The life story of the pioneering educator.
Edith Lesley Wolfard, founder of Lesley University, was born January 27, 1872 in Panama, then known as New Grenada, and died May 16, 1953 in Boston, Massachusetts. She was the elder daughter of Alonzo and Rebecca (Cousens) Lesley.The Lesleys moved to Bangor, Maine about 1874; Alonzo Lesley had grown up in nearby Carmel, Maine and Rebecca Lesley was from Trenton, Maine. Alonzo Lesley worked as a shoemaker, while Rebecca Lesley took in boarders, at the family's rented homes at 7 Adams Street; No. 1 One Broadway; and 112 State St. Edith's sister Olive May Lesley was born in December, 1875 in Bangor.
Edith Lesley graduated from the public elementary schools of Bangor. She studied privately for two years with Bangor educator Helen L. Newman. In 1890 the Lesley family moved briefly to Boston, before settling permanently in Cambridge, Mass. Alonzo Lesley continued to work as a shoemaker. At some time in the 1890s, Edith Lesley received training in kindergarten education at the Anne L. Page Kindergarten School in Boston, following the precepts of Friedrich Wilhelm August Froebel, widely credited as the inventor of the kindergarten.In 1897 she was hired as the assistant kindergarten teacher at the Riverside School, Cambridge. Her sister Olive joined her there the next year. Later both would move to the Houghton School, which replaced the Riverside (and which was replaced in turn by the present-day Martin Luther King, Jr. School).Between 1904 and 1908 Edith Lesley attended Radcliffe College as a special student, studying philosophy with Josiah Royce, Hugo Munsterberg, and George Herbert Palmer. She may have taken these classes to prepare to open her school.
In 1909 Edith Lesley founded The Lesley School, called in its early years The Lesley Normal School. The term "normal" is based on the French école normale supérieure, a school to educate teachers. The primary purpose of the school was to train young women in kindergarten education. The school enrolled nine students and charged $100 in tuition. Several of the classes were taught by Edith and Olive Lesley, with part-time instructors to teach specialty classes.By 1912 Edith Lesley resigned from her teaching job to devote her full attention to The Lesley School. The school added training for the early primary grades, and in 1917 opened a Household Arts department, which continued until the 1940s. Enrollment grew rapidly in the 1920s, peaking at well over 300 students.In 1912 Edith Lesley married Merl Ruskin Wolfard, an engineer and graduate of the Lawrence Scientific School at Harvard. Merl Wolfard was a silent partner in the business of the school, buying several of the properties that became dormitories. Olive Lesley left the school in about 1915. She had worked for several summers with Wilfred Grenfell in his mission at Labrador. She volunteered for war relief work in France and after the war remained in Europe for the balance of her life.Edith Lesley Wolfard purchased the 29 Everett Street house her family had long rented in 1915, turning it into the headquarters of The Lesley School. A few years later the Wolfards added a one-story brick addition to 29 Everett St. for classes and student boarding (later added to and now known as Stebbins Hall). In 1928-29 the school was rebuilt with a garden and quadrangle between Everett and Mellen Streets, giving the residential campus the form it still has today.Edith Lesley Wolfard hired Getrude Malloch, a Boston kindergarten teacher, in 1914 as an instructor in methods courses. Miss Malloch rapidly moved into administration as well as continuing to teach, and frequently accompanied Mrs. Wolfard in her travels and professional work on behalf of kindergarten education.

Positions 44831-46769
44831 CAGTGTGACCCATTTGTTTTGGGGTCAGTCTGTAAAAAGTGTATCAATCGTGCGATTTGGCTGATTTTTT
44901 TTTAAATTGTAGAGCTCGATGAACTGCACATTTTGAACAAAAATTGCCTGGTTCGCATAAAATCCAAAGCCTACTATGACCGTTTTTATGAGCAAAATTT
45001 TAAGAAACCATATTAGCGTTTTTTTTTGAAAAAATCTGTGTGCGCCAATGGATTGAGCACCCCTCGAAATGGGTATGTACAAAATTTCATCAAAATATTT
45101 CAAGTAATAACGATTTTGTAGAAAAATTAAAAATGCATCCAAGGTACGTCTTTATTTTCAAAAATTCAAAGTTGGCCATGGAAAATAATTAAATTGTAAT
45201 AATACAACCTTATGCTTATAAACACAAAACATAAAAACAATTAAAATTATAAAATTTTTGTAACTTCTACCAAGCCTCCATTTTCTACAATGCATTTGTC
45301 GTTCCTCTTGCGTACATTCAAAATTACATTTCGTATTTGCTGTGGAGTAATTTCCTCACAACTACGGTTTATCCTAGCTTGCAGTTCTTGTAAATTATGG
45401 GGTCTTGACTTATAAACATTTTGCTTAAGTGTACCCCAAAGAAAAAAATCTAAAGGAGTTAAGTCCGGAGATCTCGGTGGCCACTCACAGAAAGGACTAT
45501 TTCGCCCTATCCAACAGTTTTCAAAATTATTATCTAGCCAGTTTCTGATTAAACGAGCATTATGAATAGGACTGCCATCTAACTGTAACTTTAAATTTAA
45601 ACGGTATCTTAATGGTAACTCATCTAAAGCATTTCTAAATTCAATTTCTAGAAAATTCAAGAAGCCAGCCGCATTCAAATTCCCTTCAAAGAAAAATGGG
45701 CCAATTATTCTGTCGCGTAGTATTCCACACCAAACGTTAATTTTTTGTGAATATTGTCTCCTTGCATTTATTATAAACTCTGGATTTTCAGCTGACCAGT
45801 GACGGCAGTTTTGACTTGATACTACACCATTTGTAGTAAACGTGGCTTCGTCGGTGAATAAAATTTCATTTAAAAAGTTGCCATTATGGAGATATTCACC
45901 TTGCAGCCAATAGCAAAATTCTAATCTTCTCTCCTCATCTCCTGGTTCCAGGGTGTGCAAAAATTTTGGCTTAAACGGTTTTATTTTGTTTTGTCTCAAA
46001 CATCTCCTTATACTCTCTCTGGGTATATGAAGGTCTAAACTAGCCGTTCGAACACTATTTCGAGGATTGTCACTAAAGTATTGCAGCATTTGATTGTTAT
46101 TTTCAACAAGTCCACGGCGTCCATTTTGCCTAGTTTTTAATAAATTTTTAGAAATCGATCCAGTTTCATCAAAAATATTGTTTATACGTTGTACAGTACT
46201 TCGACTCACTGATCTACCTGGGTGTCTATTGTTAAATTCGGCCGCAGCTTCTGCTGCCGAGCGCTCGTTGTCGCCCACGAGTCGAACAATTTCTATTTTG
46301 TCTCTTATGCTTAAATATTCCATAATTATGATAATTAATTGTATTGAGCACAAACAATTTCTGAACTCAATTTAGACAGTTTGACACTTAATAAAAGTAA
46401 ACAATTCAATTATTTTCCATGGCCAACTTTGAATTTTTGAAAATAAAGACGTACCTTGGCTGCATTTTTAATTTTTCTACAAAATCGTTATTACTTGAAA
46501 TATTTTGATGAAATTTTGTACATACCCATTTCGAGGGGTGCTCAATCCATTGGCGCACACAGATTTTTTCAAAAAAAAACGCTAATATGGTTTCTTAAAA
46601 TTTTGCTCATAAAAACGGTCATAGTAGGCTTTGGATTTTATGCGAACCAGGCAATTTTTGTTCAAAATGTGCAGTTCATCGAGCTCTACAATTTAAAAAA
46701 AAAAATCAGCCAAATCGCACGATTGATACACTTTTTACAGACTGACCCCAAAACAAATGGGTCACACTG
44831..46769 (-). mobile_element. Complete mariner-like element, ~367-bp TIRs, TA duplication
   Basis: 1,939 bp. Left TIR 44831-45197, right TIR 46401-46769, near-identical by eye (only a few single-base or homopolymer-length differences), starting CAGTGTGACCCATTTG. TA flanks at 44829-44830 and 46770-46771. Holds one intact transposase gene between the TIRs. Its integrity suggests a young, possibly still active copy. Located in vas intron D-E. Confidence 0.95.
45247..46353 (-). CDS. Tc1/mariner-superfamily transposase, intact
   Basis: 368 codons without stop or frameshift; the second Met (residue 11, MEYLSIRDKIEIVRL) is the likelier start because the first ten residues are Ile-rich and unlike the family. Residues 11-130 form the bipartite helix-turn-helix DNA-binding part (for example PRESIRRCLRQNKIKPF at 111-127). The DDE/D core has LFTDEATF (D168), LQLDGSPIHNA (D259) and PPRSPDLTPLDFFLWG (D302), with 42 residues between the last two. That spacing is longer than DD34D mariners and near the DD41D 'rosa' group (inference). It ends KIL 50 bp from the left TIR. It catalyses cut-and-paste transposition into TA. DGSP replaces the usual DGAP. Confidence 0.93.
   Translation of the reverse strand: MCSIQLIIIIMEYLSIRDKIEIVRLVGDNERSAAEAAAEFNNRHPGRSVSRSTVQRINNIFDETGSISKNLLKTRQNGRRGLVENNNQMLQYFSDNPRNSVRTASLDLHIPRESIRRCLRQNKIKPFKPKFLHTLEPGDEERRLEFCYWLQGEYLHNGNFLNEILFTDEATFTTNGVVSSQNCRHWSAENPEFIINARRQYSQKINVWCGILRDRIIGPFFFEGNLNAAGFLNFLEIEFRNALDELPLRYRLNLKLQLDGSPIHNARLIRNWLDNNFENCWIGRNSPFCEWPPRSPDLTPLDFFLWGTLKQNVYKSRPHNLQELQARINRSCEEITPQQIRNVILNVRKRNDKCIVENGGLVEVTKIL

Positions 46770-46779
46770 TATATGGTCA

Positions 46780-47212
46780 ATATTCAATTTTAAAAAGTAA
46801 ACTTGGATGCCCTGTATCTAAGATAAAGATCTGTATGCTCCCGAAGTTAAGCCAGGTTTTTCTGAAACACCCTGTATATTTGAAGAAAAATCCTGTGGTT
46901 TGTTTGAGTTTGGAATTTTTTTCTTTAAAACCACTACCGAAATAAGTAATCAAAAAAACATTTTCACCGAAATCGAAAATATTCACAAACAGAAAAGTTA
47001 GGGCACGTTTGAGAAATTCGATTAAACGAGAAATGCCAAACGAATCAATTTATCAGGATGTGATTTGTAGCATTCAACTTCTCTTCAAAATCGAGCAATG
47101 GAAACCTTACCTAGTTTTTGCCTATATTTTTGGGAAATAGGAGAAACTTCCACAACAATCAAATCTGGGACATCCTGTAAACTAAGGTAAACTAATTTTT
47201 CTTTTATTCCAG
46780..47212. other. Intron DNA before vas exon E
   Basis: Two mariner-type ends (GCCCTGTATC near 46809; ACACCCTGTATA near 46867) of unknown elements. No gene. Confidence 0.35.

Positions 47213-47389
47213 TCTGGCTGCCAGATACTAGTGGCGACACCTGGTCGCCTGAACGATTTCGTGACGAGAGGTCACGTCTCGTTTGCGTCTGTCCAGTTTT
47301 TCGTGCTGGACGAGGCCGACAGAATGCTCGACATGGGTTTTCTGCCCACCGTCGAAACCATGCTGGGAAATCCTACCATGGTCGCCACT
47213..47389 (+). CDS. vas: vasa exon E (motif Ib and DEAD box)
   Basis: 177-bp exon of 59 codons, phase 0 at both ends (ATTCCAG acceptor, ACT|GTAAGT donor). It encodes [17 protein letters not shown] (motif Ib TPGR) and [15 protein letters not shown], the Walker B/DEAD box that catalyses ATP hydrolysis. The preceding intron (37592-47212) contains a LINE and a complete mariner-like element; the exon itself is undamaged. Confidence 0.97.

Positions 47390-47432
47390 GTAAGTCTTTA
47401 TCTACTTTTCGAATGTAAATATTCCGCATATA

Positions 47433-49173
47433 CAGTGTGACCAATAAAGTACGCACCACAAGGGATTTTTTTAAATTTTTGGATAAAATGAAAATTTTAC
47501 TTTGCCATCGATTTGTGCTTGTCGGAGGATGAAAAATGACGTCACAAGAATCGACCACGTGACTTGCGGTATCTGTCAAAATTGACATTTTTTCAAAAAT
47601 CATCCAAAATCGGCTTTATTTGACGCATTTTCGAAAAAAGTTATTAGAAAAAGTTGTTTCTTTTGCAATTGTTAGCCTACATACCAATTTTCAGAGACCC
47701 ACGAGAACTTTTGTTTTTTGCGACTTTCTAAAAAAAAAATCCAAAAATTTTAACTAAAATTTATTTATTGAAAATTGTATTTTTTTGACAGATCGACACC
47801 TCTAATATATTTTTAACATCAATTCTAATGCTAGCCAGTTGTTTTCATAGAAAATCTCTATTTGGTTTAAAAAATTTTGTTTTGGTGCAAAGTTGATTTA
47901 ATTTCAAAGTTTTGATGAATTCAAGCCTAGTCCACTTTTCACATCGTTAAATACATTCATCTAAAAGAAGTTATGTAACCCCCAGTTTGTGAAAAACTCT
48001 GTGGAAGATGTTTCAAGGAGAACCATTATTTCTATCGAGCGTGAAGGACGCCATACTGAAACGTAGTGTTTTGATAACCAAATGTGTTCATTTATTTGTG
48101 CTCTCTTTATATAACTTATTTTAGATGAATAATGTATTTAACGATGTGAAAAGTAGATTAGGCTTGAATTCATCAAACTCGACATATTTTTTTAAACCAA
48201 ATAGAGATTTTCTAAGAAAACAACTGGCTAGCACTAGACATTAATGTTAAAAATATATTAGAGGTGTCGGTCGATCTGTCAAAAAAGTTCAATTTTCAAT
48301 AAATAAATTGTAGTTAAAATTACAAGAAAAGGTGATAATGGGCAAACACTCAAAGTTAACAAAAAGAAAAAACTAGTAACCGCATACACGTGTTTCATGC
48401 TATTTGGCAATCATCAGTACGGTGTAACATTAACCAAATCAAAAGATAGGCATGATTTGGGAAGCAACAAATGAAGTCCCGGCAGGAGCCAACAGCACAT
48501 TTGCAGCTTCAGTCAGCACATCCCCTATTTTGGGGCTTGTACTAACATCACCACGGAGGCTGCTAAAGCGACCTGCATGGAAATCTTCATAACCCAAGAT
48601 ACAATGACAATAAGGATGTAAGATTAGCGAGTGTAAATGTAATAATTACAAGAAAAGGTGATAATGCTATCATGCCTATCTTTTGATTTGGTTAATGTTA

The Lesley School gained a reputation for solid teacher preparation focused on extensive experience. Graduates readily found employment across the state as well as in other regions of the country. The school's leaders and faculty kept up with changes in teacher education, adding a three-year course, more liberal arts, and refining pedagogic methods. Edith Lesley Wolfard continued to set the general direction of the school; Gertrude Malloch, as Associate Principal and later Principal, was the de facto head of school.
Enrollments declined in the mid-1930s as a result of the Great Depression, while Edith Lesley Wolfard began to struggle with chronic illness. In 1938 she received an honorary master's degree from Suffolk University, which marked the end of the Lesley School as a proprietary institution.
The Wolfards created a trust and attempted to run the Lesley School on this basis from 1938 until 1940. The school incorporated in 1941 as a non-profit institution, and petitioned to be able offer the bachelor's degree. This petition was granted in 1943. In 1944 The Lesley School officially became Lesley College.
Edith Lesley Wolfard remained a trustee until 1947. The Wolfards continued to live at 29 Everett Street until Edith Lesley Wolfard's death in 1953. Merl Wolfard remained a corporator at the college until his death in 1964. They had no children.
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